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Diana, Princess of Wales

Amongst other things Diana & I had in common with each other, the greatest and certainly the most important was Dame Barbara Cartland. We both shared her, almost equally. She was Diana’s maternal s...

Amongst other things Diana & I had in common with each other, the greatest and certainly the most important was Dame Barbara Cartland. We both shared her, almost equally. She was Diana’s maternal step-grandmother and my fairy godmother in England. The honourable Diana Frances Spencer was born the youngest daughter Edward Sepncer, Viscount Althorp, and his first wife, Frances Spencer, Viscountess Althorp (formerly the Honourable Frances Burke Roche) at Part House on the Sandringham estate. She was baptized in St. Mary Magdalene Church in Sandringham; her godparents included John Floyd (the chairman of Christie’s) and Mary Colman (a niece of Queen Mother). Diana came from a royal and aristocratic background. Diana’s great-great-great-grandmother Eliza Kewark (some sources spell the surname Kevork or Kevorkian) was a native of Bombay, India and likely of Indian descent. Her parents divorced when the children were very young because of her mother, Frances’s adultery case with Peter Shand Kydd, and the father married Countess Raine Spencer of Dartmouth, daughter of the world’s greatest romance novelist Dame Barbara Cartland.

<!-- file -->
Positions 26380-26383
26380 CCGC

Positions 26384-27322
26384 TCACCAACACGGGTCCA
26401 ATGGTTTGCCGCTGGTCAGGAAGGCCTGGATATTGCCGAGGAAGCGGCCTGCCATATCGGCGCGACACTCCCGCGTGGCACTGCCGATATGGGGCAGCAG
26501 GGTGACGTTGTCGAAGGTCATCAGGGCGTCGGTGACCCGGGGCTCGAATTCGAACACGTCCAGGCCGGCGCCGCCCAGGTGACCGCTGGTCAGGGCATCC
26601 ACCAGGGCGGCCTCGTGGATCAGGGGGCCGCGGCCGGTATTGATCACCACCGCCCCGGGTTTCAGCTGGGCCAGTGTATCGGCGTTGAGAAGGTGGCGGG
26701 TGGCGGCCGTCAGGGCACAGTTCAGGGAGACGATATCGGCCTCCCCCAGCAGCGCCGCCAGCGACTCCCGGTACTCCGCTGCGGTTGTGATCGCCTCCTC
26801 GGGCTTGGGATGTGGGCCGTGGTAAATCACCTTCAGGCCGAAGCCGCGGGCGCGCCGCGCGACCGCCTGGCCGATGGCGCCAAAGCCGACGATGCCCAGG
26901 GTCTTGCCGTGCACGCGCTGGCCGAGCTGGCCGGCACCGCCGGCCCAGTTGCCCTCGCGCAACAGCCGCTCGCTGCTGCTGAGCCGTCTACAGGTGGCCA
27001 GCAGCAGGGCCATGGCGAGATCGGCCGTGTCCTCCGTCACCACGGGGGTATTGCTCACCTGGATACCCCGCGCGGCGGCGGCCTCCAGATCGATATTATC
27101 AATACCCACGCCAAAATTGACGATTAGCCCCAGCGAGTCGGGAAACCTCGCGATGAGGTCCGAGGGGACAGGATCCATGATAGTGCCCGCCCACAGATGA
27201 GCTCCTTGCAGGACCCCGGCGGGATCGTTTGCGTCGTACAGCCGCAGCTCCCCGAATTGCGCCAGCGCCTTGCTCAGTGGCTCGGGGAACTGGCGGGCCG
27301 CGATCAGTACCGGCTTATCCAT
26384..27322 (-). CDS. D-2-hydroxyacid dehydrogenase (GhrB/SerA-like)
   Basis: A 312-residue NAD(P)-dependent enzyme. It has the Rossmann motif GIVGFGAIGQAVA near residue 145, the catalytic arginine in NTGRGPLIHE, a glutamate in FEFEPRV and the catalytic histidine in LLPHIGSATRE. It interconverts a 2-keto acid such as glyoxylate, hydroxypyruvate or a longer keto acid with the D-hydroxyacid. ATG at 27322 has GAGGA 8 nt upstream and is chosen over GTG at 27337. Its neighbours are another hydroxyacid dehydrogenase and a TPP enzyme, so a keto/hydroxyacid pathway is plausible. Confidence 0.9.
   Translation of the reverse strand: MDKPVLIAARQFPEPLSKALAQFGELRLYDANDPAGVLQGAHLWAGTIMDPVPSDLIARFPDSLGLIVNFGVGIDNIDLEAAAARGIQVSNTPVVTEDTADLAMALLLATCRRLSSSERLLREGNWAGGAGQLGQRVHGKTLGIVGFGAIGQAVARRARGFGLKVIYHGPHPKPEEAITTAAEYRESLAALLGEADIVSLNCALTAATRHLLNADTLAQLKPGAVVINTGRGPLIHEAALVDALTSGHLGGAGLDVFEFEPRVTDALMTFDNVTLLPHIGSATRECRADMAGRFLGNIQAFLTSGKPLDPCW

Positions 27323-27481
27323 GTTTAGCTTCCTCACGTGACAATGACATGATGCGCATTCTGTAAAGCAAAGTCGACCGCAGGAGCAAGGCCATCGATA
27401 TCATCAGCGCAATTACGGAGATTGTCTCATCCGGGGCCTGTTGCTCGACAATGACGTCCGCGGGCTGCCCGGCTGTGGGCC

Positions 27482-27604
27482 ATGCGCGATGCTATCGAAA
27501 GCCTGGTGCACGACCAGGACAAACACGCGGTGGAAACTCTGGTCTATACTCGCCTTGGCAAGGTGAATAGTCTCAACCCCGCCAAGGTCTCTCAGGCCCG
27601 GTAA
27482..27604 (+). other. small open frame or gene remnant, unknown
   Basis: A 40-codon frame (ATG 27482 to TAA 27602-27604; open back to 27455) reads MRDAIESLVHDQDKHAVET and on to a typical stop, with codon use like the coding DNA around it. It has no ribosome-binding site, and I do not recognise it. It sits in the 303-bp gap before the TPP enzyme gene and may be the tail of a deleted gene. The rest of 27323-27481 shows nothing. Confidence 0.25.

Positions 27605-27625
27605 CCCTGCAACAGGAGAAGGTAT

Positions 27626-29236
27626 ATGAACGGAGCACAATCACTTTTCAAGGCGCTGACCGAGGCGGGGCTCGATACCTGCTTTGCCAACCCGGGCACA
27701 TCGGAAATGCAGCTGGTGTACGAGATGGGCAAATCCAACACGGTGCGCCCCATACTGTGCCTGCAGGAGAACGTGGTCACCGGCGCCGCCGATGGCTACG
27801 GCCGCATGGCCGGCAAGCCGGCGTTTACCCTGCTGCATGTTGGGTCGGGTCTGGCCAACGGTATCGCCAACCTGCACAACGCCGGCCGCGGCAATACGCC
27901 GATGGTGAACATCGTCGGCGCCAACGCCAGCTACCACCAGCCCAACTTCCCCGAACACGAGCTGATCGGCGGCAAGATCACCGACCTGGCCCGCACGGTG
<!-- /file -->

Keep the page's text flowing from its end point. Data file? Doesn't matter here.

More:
On the death of her paternal grandfather, Albert Spencer, 7th Earl Spencer, in 1975, Diana’s father became the 8th Earl Spencer, at which time she became Lady Diana Spencer and moved from her childhood home at Part House to her family’s sixteenth-century ancestral home of Althorp. Her brother’s name was Charles she also had two sisters name Sarah and Jane. The Spencers had been close to the British Royal Family for decades. Her maternal grandmother, Lady Ruth Fermoy, was a longtime friend and a lady-in-waiting to HRH Queen Elizabeth, the Queen Mother. HRH Prince Charles and his love life had always been the subject of press speculation, and he was linked to numerous women. Nearing his mid-thirties, he was under increasing pressure to marry. Legally, the only requirement was that they could not marry a Roman Catholic. A member of the Church of England was preferred. His great-uncle Lord Mountbatten of Burma, also the last viceroy of India, who was assassinated in 1979, had advised him to marry a virginal young woman who could look up to him. In order to gain the approval of his family and their advisors, any potential bride was expected to have a royal or aristocratic background, preferably, a virgin. Diana seemed to meet all of these qualifications. Behind their marriage was the influence of her grandmother, the queen of the romantic novel, in whose stories there was always a tall, dark & handsome prince charming. Lo and behold, the prince charming did arrive – and they were both married at St. Paul’s Cathedral on the 29th July. 1981. The marriage produced two childrenFree Web Content, some domestic problems and turned Diana into ‘the world’s most photographed woman’.

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